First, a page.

Event encourages the community to join in and demonstrate the importance of picking up a good book

For Leah Griffith, one of the most important things for people to do is take the time to read.

“Even if you just take 15 minutes a day,” Griffith, Newberg Public Library director, said.

To encourage this good behavior, the library is hosting the third annual “Stop, Drop and Read.”

From 1:30 to 1:45 p.m. May 27, participants in the community will stop what they’re doing and GARY ALLEN - Get out and read - Every year the Newberg Public Library encourages the community to take 15 minutes to ‘Stop, Drop and Read.' This year the event takes place from 1:30 to 1:45 p.m. May 27.

“Basically it’s just a reminder that reading is important and to take a few minutes out of your day, especially the last Tuesday in May, and just read,” she said. “We’ve done a reading flash mob at the four corners (including) The Graphic, the library, the bank and the antique store. We like to have somebody from all four corners.”

The schools get involved too.

“We’ve worked with the fire department in the past to have a fire truck go up to the schools and at 1:30 p.m. sound their fire siren,” she said, this signaling the start of the reading break. “The fire department is thrilled about it because they know the value of reading. They couldn’t be EMT’s and firefighters if they couldn’t read, and read very well.”

The project started as a part of Reading For All, but when the program lost funding, Griffith said they decided to continue the event.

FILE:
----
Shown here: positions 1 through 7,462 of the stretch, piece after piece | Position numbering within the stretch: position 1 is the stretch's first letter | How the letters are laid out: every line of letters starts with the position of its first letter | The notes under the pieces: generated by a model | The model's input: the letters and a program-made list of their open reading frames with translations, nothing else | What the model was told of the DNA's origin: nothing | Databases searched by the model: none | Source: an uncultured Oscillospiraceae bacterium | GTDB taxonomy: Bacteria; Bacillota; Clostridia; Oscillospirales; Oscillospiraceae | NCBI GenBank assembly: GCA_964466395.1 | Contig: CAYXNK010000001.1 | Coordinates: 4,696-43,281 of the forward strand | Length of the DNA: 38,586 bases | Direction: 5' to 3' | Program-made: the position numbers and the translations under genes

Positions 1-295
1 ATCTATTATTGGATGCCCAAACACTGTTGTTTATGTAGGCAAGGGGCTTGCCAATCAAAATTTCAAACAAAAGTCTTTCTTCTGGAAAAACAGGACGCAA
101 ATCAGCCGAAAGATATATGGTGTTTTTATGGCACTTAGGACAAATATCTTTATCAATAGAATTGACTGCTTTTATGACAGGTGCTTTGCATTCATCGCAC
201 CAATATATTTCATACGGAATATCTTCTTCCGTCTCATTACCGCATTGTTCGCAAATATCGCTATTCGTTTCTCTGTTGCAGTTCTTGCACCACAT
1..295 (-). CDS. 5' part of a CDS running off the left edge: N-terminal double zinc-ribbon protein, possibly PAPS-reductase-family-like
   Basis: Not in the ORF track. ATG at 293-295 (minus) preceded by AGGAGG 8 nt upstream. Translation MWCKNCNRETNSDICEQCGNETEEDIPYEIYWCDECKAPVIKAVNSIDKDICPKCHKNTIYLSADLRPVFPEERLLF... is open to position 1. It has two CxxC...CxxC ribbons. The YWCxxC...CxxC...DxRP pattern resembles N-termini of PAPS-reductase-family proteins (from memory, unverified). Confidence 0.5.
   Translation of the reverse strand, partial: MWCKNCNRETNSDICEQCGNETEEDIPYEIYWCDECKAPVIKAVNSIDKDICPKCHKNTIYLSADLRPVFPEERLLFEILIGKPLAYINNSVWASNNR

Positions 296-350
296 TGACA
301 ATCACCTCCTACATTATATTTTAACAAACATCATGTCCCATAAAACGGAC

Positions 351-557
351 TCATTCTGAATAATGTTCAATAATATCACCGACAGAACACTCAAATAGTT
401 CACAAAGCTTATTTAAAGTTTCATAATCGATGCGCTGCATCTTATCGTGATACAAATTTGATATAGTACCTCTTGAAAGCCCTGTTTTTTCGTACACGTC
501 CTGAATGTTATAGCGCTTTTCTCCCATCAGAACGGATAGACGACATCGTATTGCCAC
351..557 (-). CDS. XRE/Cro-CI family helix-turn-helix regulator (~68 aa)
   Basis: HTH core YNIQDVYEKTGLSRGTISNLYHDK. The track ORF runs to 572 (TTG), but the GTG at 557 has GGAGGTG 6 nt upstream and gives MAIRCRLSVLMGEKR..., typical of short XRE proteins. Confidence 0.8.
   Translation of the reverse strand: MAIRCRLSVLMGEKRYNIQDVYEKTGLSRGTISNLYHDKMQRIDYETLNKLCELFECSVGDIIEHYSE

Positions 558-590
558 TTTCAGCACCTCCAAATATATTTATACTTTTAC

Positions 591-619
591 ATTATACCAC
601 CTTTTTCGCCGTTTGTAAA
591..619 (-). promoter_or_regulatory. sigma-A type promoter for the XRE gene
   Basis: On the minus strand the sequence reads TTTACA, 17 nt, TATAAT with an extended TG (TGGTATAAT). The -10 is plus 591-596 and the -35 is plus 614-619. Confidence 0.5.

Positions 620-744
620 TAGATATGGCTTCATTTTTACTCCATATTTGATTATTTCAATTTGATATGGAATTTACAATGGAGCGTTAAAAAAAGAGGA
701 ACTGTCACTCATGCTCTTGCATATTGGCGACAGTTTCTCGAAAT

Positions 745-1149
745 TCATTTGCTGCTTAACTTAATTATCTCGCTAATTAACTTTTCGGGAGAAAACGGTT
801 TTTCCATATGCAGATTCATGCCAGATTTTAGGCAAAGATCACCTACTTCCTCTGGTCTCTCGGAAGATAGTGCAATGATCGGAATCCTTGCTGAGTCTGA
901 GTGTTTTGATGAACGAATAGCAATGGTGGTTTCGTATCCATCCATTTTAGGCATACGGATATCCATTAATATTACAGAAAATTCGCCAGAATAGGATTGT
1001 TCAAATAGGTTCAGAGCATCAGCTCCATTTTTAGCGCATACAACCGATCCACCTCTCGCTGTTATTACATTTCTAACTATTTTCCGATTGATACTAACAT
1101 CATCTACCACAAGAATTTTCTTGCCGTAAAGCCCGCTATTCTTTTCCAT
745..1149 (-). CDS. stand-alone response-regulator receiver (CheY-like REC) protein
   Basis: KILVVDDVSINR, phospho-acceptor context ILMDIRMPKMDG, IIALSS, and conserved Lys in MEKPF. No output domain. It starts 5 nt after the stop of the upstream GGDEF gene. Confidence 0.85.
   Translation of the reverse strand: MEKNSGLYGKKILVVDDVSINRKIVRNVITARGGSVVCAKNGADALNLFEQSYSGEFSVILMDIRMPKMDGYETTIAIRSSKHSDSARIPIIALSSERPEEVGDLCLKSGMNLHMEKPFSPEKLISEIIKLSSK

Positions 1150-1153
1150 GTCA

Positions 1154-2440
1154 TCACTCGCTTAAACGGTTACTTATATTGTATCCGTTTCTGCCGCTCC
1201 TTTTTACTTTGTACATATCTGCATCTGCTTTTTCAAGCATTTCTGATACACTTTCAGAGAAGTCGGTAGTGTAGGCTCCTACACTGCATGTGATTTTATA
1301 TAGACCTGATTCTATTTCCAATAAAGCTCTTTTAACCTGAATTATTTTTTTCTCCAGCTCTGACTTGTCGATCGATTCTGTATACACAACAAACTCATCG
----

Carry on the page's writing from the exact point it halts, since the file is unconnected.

“The (Yamhill County) libraries, especially us in Newberg, said we like this Stop, Drop and Read thing, we’ll continue it,” she said. “So they left us all the stuff.”

The “stuff” included banners and yard signs designed by Rendered when the program started.

“We like having the banner and posters just remind people of something as basic as reading, and the value of it,” she said.

With the extra signs, Griffith said they encourage anyone interested to come by the library and grab one for their own yards.

“We’d love to have them in the community, especially when they take down their election sign, they can put this one up,” she said. “It’s like taking a Christmas tree down. It looks so bare, well here you can take down the political signs and put this one up instead to kind of ease you out of having a sign in your yard.”

As a proclaimed official day in May, Griffith said it’s just a fun thing, and also serves as a kick-off to the library’s summer reading program June 1. For more information, visit www.newberg

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